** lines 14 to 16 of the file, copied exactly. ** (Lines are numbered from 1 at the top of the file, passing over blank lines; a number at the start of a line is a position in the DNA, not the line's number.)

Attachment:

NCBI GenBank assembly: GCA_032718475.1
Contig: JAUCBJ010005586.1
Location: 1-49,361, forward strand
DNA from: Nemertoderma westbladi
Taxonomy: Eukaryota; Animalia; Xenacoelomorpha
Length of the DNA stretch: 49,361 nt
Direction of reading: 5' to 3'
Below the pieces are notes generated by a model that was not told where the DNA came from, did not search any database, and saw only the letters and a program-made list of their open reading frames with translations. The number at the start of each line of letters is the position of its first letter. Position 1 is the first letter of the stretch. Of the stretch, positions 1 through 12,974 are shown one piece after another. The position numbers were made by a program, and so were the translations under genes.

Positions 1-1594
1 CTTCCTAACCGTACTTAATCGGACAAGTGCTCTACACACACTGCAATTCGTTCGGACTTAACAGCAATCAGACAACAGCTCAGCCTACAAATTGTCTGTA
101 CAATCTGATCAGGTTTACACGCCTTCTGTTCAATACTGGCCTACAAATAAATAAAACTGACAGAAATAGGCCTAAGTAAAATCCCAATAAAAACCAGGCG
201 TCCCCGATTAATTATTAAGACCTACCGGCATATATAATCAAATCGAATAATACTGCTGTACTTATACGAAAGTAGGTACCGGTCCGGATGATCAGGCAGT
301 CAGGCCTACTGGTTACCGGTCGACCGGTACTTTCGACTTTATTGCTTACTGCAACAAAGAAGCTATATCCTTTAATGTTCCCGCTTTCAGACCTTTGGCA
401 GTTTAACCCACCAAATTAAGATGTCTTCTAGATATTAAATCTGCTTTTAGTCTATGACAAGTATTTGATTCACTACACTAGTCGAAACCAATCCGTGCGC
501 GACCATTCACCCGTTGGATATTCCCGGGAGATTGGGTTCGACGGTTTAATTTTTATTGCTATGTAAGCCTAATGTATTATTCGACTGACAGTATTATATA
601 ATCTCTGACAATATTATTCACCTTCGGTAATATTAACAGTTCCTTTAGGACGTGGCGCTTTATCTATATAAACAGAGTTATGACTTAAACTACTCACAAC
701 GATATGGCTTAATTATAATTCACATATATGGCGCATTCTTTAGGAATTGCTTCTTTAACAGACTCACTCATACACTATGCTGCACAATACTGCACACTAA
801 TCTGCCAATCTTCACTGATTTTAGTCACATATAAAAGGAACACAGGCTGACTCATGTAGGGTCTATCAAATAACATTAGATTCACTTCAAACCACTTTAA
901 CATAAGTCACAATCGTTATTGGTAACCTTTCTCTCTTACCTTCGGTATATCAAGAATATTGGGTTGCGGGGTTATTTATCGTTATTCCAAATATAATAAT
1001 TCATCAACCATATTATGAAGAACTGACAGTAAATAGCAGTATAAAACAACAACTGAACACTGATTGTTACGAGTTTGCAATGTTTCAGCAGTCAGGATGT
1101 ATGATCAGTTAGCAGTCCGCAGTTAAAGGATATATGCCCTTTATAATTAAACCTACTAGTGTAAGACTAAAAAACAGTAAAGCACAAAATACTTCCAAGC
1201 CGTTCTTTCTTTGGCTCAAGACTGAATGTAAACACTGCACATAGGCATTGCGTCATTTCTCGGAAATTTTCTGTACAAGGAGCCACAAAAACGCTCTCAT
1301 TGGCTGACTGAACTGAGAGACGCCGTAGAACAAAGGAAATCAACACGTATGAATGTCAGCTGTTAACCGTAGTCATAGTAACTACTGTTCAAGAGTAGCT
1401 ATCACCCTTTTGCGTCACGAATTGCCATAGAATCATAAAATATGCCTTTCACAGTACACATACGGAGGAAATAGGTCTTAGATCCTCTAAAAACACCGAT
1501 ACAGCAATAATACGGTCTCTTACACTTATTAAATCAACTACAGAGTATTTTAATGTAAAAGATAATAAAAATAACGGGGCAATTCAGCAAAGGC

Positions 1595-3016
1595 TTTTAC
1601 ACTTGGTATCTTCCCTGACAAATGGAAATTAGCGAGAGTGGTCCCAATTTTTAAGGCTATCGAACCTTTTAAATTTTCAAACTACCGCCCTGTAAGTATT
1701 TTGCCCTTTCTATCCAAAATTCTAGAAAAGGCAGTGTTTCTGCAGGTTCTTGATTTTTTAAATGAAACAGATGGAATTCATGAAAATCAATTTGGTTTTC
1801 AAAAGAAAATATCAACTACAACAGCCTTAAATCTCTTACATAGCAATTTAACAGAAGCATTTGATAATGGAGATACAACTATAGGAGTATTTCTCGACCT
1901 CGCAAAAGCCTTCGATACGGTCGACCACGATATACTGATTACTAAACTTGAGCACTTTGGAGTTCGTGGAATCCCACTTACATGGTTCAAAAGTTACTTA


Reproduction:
401 GTTTAACCCACCAAATTAAGATGTCTTCTAGATATTAAATCTGCTTTTAGTCTATGACAAGTATTTGATTCACTACACTAGTCGAAACCAATCCGTGCGC
501 GACCATTCACCCGTTGGATATTCCCGGGAGATTGGGTTCGACGGTTTAATTTTTATTGCTATGTAAGCCTAATGTATTATTCGACTGACAGTATTATATA
601 ATCTCTGACAATATTATTCACCTTCGGTAATATTAACAGTTCCTTTAGGACGTGGCGCTTTATCTATATAAACAGAGTTATGACTTAAACTACTCACAAC